The Union of Tanganyika and Zanzibar: Product of the Cold War? Godfrey Mwakikagile

ISBN: 9780981425856

Published: November 24th 2008

Paperback

160 pages


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The Union of Tanganyika and Zanzibar: Product of the Cold War?  by  Godfrey Mwakikagile

The Union of Tanganyika and Zanzibar: Product of the Cold War? by Godfrey Mwakikagile
November 24th 2008 | Paperback | PDF, EPUB, FB2, DjVu, AUDIO, mp3, RTF | 160 pages | ISBN: 9780981425856 | 10.13 Mb

The Union of Tanganyika and Zanzibar which led to the establishment of Tanzania as a united republic was consummated at the height of the Cold War. After the Zanzibar revolution in January 1964, there were fears in the West that Zanzibar would becomeMoreThe Union of Tanganyika and Zanzibar which led to the establishment of Tanzania as a united republic was consummated at the height of the Cold War. After the Zanzibar revolution in January 1964, there were fears in the West that Zanzibar would become another Cuba.

And Western powers were determined to prevent that from happening. They felt that the revolution was communist-inspired and feared that if the leaders of Zanzibar consolidated their position, they would pose a threat to Western interests in the region because of their friendly ties to the Communist bloc. Americans and other Westerners also feared that if a communist regime stayed in power, it would pose an even bigger threat to Western geopolitical interests on the continent because the island nation would serve as a springboard or launching pad for communist penetration of Africa.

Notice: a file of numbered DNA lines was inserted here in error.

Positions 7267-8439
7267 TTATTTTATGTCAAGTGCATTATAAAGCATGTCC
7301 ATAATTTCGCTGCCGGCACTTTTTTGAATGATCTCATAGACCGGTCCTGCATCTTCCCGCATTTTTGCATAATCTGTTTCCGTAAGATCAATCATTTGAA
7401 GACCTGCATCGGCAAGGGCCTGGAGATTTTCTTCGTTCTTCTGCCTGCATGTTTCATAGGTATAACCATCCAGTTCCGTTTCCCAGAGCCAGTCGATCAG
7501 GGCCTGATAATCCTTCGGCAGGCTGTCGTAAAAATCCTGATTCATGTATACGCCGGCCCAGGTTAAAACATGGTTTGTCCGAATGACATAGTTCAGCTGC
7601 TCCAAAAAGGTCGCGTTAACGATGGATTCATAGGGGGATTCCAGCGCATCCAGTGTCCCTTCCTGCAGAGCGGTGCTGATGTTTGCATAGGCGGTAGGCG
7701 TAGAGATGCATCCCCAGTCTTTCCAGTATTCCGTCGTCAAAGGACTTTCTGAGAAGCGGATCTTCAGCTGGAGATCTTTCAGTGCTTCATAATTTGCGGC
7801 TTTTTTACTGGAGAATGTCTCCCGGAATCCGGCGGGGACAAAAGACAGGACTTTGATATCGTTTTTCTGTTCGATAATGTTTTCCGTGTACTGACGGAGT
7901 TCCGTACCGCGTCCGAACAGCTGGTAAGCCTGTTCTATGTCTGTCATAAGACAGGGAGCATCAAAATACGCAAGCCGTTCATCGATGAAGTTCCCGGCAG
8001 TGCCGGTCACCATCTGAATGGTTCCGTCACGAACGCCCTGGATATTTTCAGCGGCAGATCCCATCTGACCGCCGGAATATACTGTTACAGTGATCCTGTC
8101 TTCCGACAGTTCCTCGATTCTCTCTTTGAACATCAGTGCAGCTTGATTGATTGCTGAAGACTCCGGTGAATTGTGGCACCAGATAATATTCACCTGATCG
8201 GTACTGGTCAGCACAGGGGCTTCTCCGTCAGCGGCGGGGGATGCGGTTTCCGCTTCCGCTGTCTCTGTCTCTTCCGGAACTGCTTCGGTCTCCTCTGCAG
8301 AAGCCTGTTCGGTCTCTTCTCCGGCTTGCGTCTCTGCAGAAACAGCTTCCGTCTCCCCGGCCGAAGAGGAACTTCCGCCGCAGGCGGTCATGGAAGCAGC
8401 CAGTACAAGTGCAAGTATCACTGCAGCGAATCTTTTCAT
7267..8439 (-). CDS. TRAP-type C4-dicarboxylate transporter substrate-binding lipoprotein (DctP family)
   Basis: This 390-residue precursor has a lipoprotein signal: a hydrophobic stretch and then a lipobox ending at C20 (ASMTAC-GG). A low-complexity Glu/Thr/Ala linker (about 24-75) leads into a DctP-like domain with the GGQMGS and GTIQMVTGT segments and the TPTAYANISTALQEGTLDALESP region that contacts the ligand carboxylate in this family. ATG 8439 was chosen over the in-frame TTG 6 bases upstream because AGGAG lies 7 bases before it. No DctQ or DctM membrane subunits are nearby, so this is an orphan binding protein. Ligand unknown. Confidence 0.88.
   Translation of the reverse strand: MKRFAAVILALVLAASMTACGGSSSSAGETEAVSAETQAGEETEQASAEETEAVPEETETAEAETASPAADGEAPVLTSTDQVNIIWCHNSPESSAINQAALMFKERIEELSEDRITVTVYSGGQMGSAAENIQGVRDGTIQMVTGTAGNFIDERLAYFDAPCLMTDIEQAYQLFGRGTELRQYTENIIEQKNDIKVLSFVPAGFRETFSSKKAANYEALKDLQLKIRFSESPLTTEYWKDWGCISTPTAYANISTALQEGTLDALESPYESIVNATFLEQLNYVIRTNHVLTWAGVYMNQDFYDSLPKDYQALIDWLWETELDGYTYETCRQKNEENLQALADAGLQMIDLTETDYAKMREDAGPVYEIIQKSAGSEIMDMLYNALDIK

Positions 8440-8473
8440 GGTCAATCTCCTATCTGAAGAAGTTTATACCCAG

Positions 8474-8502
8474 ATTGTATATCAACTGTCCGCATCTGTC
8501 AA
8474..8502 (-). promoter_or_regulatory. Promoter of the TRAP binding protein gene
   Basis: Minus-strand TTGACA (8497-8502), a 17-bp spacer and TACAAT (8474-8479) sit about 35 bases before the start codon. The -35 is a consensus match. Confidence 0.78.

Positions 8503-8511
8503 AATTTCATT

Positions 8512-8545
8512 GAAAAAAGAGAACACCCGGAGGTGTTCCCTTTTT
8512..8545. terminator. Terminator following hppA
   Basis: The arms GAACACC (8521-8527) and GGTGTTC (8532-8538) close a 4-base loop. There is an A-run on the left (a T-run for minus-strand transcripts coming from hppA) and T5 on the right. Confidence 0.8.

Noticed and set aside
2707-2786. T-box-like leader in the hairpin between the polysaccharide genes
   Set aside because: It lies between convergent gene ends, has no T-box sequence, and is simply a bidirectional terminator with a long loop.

It was during this period of bitter rivalry between the United States and the Communist bloc that the Union of Tanganyika and Zanzibar was formed. Was the United States - and Britain - behind the merger to contain Zanzibar and prevent it from becoming another Cuba? Was the union formed by the leaders of Tanganyika and Zanzibar, especially Julius Nyerere, on their own initiative in pursuit of African unity?

Or did the interests of Western powers coincide with those of Nyerere and other leaders in Tanganyika and Zanzibar, creating favourable conditions for consummation of the union, thus satisfying all the parties involved? And would it have been formed had the Zanzibar revolution not taken place?

Or would the two countries have united, anyway, even if no radical changes had occurred in the island nation as Nyerere and others contended? Those are some of the issues addressed in this book which also raises new questions about the union, the only one ever formed on the continent between independent states.



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